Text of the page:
You keep recommending unbleached white flour as Bee food here on the forum and new beekeepers may follow your advice, trusting your experience.
Most beekeepers around the world would not feed wheat flour, not even much in pollen patty mixtures.
Now even the soy flour bee benefits got shot.
Where is your evidence that wheat flour is good for bees?
It’s NOT a pollen substitute.
Apologies for going off topic a tad, but I think it’s important and just came up again.


#10

Did a closer examination this morning while the sun was on the bale. Definitely NOT honeybees; some sort of paper wasp with similar markings. Needless to say I won’t be caring for them. Cheers all.


#11

Well done, an easy mistake to make. Needless to say: they’ll probably take care of themselves. Lucky you didn’t get too close to them. They keep stinging.


#12

I have to suspect you didn’t look at all and asking me to provide scientific proof which I won’t do for you or anybody else. The same as if I asked you for scientific proof that it harmed bees. But as you claim to have surfed far and wide I found a heap of information on you tube, ok, it is not scientific fact, but hey, scientists claim have often been proved wrong by other scientists. I would put my trust in the bee’s.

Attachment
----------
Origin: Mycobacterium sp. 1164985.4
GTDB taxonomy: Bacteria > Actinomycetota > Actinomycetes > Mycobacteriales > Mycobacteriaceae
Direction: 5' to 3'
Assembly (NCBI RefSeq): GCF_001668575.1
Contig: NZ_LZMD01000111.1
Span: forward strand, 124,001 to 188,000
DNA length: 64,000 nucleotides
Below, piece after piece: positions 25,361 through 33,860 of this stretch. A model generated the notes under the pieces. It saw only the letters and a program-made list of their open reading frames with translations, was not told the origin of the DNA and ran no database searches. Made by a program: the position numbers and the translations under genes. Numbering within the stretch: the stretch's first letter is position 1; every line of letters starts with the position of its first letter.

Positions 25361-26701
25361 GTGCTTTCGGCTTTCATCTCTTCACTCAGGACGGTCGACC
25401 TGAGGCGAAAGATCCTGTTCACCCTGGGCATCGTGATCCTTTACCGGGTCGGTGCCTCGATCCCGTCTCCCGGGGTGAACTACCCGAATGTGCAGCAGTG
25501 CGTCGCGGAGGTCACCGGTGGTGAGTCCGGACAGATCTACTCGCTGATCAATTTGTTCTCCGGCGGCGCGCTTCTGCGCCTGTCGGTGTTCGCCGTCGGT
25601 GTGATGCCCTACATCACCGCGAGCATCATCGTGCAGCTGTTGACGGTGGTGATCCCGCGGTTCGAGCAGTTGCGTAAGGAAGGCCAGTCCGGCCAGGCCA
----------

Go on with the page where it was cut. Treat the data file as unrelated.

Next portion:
I am not trying to coerce anyone into using it, I am only saying that I personally have feed unbleached white flour to some of my bees and the bees loved it, they stored it in cells alongside pollen and the hives I fed it to got a boost of bees in the hive where colonies that were not fed on the unbleached white flour gained number in the size I would expect. I am recommending unbleached white flour when there is limited or no pollen.
My mentor more than 40 years ago, a commercial bee keeper, 2nd generation, put me onto unbleached wheat flour and he fed all of his hives in late Winter to build them up for the Cape Weed and Patterson’s Curse in the Mudgee area and local for fruit tree pollination. He made his own mix as he felt the available commercial mixes could be improved on. .

Nowhere have I said it is a substitute for pollen, so you are trying to mislead other readers, I use it as a supplement to pollen that my bees enjoyed.
I am not trying to suggest if feeding is needed that unbleached white flour is the only option, but to make those aware that don’t have a closed mind that this is a cost effective option and at least offering it to their bees, and of course, are free to make up their own minds. I am not adverse to at least trying alternatives where it seems to make sense on a few hives as test studies. An open mind can be helpful, that is a part of the learning.


#13

The local bee club is the best information for your local conditions so you will benefit from being involved and thinking about their suggestions, and what may work for you.
Regards.


#14

Hi Peter, did you read @Medusa’s earlier post? As it turns out, the colony is paper wasps of some kind. An easy mistake to make. I wonder if paper wasps eat “unbleached” wheat flour :slight_smile:


#15

I don’t know about that Jeff. Seems Webclan doesn’t know that wheat flour and unbleached wheat flour are two different things.